C Corporation Benefits and Disadvantages: Everything You Need to Know
As a business structure that has been around for a long time, C corporations (C corps) are popular in the United States.4 min read
The benefits and disadvantages of a C corporation depend on the type of business structure you want for your company. While the benefits of C corporations can prove advantageous, such as allowing an unlimited number of shareholders, there are also some drawbacks that are important to consider before owners form this type of corporation.
What Is a C Corporation?
As a business structure that has been around for a long time, C corporations (C corps) are popular in the United States.
Because C corps are such a common type of company, many business owners and partners will form a C corp without being sure that it is the right structure for their company.
C corps are subject to state laws, so the specific regulations and requirements will vary depending on where the C corp is established.
Usually, businesses with the following responsibilities benefit from forming a C corp business structure:
- Product sales
- Physical storefronts.
Businesses with appreciating assets don't usually do well with the C corp structure because of how these assets are taxed and sold under that particular entity type.
Advantages of a C Corporation
C corps are treated as completely separate from the owners of the company. Therefore, the company itself can:
- Own property
- Form contracts
- Invest and loan money.
The owners of a C corp are well protected from the liabilities or obligations of the corporation. However, owners (called shareholders in a corporation) will not enjoy liability protection if:
- The company funds are misused.
- The shareholders are responsible for defaulting on any company loans.
- The shareholders are using the corporation to commit fraud.
Corporation shareholders can also be held responsible if they cosign a loan for the company.
The C corp business structure also gives the company owners the ability to sue on behalf of the corporation. Derivative suits are lawsuits pursued for the benefit of the corporation, and direct lawsuits are for the benefit of an owner. Usually these happen when dividends are being withheld from a shareholder, or if one of the owners made a poor decision that hurt the corporation in some way.
C corps benefit from their ability to outlive their owners. If the owners or members of a partnership or sole proprietorship die, the company dissolves. However, C corps can continue to function even if founding shareholders leave or die. This characteristic also allows for the ownership of a C corp to change hands easily. Shareholders can buy and sell their company shares to another if they decide to leave the corporation.
Sometimes the buying or selling of a controlling stock in a C corp can put the corporation at risk of dissolving or a lawsuit. Business lawyers can help form a buy-sell agreement to help protect the company in such a situation.
The shareholders of C corps do not automatically have a direct role in the management of the company. Shareholders elect members to a board of directors, and that chosen group manages the corporation. Certain big decisions, like dissolving the company or merging with another, include the votes of all the shareholders. But directors handle the general business decisions.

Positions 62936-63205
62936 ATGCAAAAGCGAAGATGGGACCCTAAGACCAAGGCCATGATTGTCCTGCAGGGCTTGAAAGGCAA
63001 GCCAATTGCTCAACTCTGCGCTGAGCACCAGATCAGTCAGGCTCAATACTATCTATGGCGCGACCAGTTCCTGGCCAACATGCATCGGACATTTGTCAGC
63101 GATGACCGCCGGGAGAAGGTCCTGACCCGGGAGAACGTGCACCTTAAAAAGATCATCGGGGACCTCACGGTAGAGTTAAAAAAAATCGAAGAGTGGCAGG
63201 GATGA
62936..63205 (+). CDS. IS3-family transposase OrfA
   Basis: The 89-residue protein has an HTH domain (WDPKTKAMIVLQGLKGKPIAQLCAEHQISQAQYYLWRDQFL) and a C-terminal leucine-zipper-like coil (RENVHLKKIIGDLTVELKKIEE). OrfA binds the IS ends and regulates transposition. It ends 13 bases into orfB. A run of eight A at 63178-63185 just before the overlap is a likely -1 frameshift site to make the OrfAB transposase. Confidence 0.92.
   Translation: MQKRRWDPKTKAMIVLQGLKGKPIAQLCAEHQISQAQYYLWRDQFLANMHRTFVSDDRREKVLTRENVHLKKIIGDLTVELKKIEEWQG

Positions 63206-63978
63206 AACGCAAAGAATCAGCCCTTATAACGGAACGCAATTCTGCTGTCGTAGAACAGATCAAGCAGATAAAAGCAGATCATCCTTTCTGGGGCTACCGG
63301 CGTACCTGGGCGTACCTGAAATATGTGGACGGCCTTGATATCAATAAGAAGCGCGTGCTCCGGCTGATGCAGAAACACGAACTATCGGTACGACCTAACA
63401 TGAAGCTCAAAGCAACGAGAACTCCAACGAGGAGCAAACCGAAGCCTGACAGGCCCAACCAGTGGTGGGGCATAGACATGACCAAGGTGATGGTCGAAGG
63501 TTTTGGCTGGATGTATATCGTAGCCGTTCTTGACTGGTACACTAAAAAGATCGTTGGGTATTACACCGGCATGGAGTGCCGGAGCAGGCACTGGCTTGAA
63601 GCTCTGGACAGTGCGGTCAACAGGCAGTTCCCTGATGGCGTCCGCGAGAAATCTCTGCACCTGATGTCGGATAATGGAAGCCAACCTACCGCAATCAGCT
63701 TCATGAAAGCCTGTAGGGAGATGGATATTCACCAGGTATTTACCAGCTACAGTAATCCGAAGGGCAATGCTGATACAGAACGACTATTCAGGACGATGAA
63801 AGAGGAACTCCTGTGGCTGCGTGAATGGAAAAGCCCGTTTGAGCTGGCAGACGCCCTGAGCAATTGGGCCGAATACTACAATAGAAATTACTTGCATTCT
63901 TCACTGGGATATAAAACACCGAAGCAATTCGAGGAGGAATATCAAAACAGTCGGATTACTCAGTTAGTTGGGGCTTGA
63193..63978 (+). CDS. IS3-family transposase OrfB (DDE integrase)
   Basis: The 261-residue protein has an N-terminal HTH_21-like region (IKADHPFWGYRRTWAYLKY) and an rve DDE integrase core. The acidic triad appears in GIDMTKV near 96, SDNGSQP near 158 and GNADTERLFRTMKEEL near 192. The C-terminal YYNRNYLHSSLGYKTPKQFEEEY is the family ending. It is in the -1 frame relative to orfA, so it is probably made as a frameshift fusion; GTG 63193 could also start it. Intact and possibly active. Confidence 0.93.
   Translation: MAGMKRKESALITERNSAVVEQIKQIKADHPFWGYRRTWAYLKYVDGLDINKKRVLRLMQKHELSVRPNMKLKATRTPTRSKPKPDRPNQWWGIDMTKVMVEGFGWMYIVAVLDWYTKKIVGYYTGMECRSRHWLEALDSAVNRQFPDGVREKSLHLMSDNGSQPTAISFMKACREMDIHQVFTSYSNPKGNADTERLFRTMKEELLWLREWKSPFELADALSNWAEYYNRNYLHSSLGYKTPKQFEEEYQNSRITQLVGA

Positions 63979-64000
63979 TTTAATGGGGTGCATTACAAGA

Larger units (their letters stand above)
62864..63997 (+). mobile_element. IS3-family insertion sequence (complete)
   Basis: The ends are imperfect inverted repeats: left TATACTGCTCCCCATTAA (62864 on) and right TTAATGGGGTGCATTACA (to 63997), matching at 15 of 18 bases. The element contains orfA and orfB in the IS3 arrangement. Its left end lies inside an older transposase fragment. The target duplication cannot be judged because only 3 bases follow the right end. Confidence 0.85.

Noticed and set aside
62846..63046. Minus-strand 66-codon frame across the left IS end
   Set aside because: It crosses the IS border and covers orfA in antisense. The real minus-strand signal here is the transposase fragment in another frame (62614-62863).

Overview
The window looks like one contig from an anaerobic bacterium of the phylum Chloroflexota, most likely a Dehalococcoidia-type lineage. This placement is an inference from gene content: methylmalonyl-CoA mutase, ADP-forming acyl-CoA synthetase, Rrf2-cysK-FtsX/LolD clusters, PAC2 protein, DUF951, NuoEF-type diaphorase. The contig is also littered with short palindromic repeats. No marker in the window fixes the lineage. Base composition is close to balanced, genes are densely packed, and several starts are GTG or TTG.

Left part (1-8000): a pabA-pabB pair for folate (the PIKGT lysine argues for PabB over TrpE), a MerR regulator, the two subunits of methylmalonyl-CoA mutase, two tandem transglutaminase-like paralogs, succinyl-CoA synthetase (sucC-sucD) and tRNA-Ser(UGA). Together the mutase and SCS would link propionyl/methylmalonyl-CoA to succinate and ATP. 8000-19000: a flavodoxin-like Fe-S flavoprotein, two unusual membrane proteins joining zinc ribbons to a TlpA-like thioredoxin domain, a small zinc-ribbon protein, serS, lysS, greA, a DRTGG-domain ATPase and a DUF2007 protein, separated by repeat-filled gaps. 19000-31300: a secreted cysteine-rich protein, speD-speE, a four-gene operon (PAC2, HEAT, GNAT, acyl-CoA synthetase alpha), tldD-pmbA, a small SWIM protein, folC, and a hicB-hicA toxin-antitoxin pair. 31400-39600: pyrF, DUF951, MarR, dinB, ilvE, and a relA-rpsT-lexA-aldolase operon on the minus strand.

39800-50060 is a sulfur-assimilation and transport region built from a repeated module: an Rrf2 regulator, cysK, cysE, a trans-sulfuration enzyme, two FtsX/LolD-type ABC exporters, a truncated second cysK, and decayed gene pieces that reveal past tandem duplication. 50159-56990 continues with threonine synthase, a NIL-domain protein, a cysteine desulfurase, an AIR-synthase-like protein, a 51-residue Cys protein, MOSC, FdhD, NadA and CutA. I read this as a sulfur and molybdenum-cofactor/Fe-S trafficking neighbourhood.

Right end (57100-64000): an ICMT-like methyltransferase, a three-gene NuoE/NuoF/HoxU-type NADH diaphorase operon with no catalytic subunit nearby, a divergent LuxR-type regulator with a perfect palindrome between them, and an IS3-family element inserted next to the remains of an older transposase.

C corps are allowed to have any number of owners or shareholders, whereas other business entity types, like S corps, are limited to only 100 shareholders. Also, the types of shareholders allowed in a C corp are less restricted than other business structures. For instance, a C corp can have the following as its shareholders:
- Business entities
- Nonresident aliens
- Foreign companies.
With an unlimited number of shareholders allowed, C corps can grow more and at a faster rate than other entity types.
Disadvantages of a C Corporation
C corporations are great options for many business owners. However, they do have some disadvantages to keep in mind when deciding on the right structure for your company.
The record-keeping requirements and other regulations can be a bit overwhelming to the owners of a C corp, whereas other business types are easier to maintain.
One of the biggest disadvantages of a C corp is its taxation. Because C corps are treated as entirely separate entities from their owners, the business profits are taxed once with the company taxes and again on shareholder tax returns when any profits are paid out as dividends.
C corps can be harder to start because they are required to have bylaws and articles of incorporation. Bylaws are meant to cover how the corporation should handle major decisions in the future of the business, which can be complicated and difficult to figure out. C corps can also be difficult and expensive to maintain once they're started because of the many fees and the legal requirements.
If you need help with understanding the benefits and disadvantages of a C corporation, you can post your legal need on UpCounsel's marketplace. UpCounsel accepts only the top 5 percent of lawyers to its site. Lawyers on UpCounsel come from law schools such as Harvard Law and Yale Law and average 14 years of legal experience, including work with or on behalf of companies like Google, Menlo Ventures, and Airbnb.